The Basel II Capital Accord is an example of the regulations 118, or the basis of more specific regulations, according to which the financial institution operates. The requirements of Basel II are split into three parts, referred to as the three “pillars” of the Accord. Pillar I, Capital Charge Calculation, relates to acceptable ways of computing capital reserves. Pillar II, Supervisory, relates to the information required for the decision making with the organization. Pillar III, Reporting, relates to the information required for reporting to regulatory organizations or within the organization. Basel II also allows for different methodologies for performing calculations within each of the pillars. The first level involves a “standardized” calculation in which the regulators supply generic parameters, such as an industry-standard probability of default and the percentage of RWA required to the held in a capital reserve. The Accord also provides for two methodologies that are more complex: an “internal ratings” based approach, and an “advanced” approach that is based on detail historical analysis.

A financial institution may prefer to use the more complex methodologies, for example, because they result in a less conservative capital reserve requirement that is more sensitive to the details of the risks associated with the credit it has extended to its customers. However, the more complex methodologies require recording of data and performing of calculations that may not be necessary for the standardized or more basic approaches, and therefore an institution seeking to make use of the more complex methodologies may face relatively complicated modification of its internal record keeping and data analysis. This difficulty may be exasperated by the operation of the institution in a number of relatively separate or independent business units, as certain requirements relate to the institution as a whole rather than to specific business units, and relatively high credit risk related to one business unit may be offset by low credit risk or high capital reserves in another business unit.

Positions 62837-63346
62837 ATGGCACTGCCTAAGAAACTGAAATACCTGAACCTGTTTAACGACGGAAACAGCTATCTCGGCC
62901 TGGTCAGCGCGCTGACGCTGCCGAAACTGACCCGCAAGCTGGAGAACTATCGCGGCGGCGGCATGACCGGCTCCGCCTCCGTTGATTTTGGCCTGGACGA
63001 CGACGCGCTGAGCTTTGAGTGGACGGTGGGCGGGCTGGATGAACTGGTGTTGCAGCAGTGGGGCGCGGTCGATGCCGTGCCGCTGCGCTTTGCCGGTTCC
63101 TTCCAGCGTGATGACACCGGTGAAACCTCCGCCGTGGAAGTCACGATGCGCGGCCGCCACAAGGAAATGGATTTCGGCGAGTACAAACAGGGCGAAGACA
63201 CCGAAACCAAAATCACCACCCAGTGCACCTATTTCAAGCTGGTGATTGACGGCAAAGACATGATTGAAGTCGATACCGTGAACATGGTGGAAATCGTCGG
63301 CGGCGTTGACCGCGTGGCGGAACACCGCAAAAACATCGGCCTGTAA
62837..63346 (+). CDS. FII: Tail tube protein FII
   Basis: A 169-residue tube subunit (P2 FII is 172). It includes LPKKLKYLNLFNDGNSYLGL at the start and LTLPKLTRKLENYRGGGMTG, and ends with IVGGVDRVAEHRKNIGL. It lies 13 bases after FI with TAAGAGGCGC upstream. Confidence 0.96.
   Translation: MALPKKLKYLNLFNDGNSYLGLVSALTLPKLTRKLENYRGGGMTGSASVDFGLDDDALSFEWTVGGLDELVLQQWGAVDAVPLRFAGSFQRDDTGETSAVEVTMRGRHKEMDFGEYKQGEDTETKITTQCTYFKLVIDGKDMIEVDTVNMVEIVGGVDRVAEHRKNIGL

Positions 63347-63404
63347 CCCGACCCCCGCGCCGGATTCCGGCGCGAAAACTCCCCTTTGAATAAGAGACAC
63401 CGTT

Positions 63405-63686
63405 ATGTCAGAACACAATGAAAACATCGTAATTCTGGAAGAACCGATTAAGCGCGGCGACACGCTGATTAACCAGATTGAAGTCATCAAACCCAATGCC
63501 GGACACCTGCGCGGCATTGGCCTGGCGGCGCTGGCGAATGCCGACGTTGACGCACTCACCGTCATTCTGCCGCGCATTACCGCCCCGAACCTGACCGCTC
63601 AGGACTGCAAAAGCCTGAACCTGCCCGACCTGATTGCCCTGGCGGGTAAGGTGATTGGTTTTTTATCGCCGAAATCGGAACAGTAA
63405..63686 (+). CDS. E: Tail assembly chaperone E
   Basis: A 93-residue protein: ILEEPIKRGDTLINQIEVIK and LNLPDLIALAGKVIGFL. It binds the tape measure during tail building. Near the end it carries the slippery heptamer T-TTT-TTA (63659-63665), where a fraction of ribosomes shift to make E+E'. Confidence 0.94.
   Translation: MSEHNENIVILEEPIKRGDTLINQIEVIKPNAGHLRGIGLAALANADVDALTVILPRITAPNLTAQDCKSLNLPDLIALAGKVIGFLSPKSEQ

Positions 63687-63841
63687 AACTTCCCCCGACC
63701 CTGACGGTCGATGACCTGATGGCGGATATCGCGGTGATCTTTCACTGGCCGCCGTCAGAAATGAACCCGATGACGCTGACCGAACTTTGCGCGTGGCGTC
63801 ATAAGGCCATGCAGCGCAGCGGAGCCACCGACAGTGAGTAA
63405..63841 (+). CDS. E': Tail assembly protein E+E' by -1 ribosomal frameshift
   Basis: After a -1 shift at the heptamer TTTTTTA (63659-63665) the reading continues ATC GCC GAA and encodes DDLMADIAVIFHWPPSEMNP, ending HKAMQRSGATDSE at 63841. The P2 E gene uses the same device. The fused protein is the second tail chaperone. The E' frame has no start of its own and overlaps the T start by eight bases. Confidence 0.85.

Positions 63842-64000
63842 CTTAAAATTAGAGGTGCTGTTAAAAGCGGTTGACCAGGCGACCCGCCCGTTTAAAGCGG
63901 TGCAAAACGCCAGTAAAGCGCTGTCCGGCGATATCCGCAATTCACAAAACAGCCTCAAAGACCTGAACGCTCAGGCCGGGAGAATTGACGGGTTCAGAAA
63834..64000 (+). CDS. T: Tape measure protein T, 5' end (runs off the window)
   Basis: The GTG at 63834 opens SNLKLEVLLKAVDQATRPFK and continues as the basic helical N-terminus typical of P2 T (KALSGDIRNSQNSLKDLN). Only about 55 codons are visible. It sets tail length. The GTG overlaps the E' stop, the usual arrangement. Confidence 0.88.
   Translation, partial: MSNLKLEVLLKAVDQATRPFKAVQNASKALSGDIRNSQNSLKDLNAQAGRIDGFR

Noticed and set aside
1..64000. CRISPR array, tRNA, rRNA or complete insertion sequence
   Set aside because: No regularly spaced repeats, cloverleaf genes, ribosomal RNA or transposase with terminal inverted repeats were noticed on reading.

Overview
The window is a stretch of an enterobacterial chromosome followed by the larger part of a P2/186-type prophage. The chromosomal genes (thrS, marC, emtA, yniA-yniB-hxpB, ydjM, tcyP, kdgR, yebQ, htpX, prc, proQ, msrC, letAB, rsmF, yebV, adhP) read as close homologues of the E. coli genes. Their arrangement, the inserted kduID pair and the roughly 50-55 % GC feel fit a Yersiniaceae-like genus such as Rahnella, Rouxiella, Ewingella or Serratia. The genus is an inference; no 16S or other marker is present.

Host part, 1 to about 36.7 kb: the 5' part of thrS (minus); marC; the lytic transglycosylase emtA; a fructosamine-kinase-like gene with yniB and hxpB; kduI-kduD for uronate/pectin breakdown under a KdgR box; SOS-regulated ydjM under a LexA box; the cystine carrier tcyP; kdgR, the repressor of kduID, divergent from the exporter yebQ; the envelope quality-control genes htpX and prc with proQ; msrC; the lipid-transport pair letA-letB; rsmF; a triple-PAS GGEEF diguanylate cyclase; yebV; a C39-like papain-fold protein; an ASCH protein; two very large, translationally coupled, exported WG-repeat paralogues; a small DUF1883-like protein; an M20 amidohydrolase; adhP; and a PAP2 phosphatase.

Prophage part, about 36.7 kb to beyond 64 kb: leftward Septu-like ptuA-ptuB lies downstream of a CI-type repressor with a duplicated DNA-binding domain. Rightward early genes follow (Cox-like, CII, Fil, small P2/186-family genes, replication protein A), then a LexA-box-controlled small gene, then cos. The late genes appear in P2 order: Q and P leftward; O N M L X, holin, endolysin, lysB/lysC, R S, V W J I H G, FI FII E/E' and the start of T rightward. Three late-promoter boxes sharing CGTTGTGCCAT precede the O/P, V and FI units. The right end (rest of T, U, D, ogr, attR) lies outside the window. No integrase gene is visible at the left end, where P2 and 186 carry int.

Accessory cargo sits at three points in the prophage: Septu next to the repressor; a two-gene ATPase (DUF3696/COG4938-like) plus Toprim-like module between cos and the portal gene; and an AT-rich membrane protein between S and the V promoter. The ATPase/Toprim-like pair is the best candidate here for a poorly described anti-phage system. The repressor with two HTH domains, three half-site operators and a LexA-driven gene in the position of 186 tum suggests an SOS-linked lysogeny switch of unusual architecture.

Referring still to FIG. 1, the financial institution 110 makes use of an LDM system 140 to analyze its compliance or possibility of compliance with regulations 118, such as compliance with Basel II. (Note that the use of the term “LDM,” which is an acronym for “Logical Data Model,” in the name “LDM system” generally relates to the use of an explicit data model 142 within LDM system 140 and is not intended to imply any particular characteristics of the system.) The data model 142 explicitly represents various data elements and relationships between the data elements and between the data elements and specific provisions of the regulations 118.

In the discussion below, regulations 118 include the provisions of Basel II. These provisions, which span a number of separate publications, have been manually analyzed and interpreted to determine the requirements of the provisions in terms of the overall spirit of the regulation and the types of data that would be required to meet the requirements (or even the spirit of the requirements if their are not explicit). Note that the Basel II regulations are not always explicit in terms of what data is required, and therefore is subject to interpretation. A result of the analysis and interpretations is the data model 142, which explicitly identifies the various data elements that may be implicitly or explicitly required to support computations required by the accord. The relationship between the regulations 118 and the data model 142 is indicated in the figure by a dotted arrow A.

The data model is comprehensive in that, based on the analysis and interpretation of the accord, the model identifies all the data elements that may be required for different calculations related to the Accord. That is, any particular financial institution may not necessarily be required to perform all the different calculations and therefore may not make use of the entire data model. Each element in the data model 142 includes a number of pieces of information about the element, which can include the meaning (semantics) of the element, its relationship to particular sections of the regulations, and textual documentation related to the use of the element. The elements relate, for example, to transactions, counterparties, and collateral. The LDM is further customizable to suit specific reporting or other requirements of the financial institution.

The LDM system 140 includes a number of components that are all based in some way on the data model 142. These components include a data representation 148, and components that involve data processing: a gap analysis 144 and a calculation validation 152.